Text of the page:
However, the question of equal opportunity to property investment is not answered easily. Tim believes that it depends on your long-term perspective of South Africa, but this should not be the only lens with which we need to look at it.
“If we look at where the previously disadvantaged population were, they did not have the ‘property asset base’ that others were afforded to pass onto their children. But, I have also witnessed how with Balwin’s Wedgewood Sandton, this has changed with parents standing surety for their children who have just started their careers and cannot afford to enter the property market now”.
Balwin Properties recently broke residential sales records with their new lifestyle development. Their team sold 550 units in one day, valued at R750 million. Introducing apartments ideal for first-time property investors, the project will introduce studio, 1 and 2-bedroom lifestyle apartments starting at R799 000.
“Witnessing the different race groups was interesting; we saw many people of colour come forward to purchase apartments. It has been twenty-five years since our democracy, and a new middle class has emerged to suggest that there are enough parents of colour who are in the position assist their young adult children to get into property with a deposit or standing surety for them.”.
“The question of equal opportunity in property investment comes down to your perspective of South Africa; if you have a long-term positive outlook, then there is the equal opportunity for you to acquire property and to ensure that it becomes a store of value within the next five to fifteen years.”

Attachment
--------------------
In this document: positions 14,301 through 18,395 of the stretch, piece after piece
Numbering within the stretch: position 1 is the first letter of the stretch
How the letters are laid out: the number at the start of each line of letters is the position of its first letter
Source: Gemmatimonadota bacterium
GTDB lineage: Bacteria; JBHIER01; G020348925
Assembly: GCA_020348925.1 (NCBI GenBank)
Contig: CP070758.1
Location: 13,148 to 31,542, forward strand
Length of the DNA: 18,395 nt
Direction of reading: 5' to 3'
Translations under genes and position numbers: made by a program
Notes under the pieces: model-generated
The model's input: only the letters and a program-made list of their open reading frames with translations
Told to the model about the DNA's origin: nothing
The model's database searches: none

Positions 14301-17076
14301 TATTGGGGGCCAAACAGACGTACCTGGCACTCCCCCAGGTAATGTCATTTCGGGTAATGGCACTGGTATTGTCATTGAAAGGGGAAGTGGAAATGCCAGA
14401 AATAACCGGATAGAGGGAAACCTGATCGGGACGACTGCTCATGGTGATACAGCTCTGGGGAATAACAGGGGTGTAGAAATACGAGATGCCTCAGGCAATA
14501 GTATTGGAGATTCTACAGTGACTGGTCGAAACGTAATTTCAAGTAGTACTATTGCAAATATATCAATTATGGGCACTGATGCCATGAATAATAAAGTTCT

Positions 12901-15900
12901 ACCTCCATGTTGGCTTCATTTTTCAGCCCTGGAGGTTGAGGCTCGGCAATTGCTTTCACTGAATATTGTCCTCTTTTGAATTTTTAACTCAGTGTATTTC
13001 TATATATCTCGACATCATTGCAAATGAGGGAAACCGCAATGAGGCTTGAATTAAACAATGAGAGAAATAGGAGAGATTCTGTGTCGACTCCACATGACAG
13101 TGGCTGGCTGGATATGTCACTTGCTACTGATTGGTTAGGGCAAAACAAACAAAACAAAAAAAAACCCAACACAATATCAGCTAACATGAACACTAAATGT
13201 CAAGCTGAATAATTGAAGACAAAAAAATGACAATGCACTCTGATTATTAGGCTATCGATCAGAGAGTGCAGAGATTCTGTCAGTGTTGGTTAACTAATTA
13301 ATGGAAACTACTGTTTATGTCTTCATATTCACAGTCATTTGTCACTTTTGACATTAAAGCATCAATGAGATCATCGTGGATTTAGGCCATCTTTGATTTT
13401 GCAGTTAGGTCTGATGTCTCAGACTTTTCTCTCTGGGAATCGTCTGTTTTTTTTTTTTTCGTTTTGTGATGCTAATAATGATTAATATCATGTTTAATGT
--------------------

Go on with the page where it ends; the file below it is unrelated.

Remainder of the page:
One of the positives of the South African environment is that the significant portion of the population is more youthful than elderly which differs from many first world countries.
“There was the sense that homeownership was not affordable. What we are potentially seeing now is broader homeownership through these younger buyers and if this trend continues, this will have a massive effect on increasing the size of the property market” he says.
Roughly 200 000 property investment transactions take place in South Africa’s property market every year. “A mere drop in the ocean compared to America’s almost 5 000 000 transactions a year but, if South Africa can increase the current number to just 250 000 transactions per year, this could possibly be advantageous in assisting with the overall recovery of our economy”.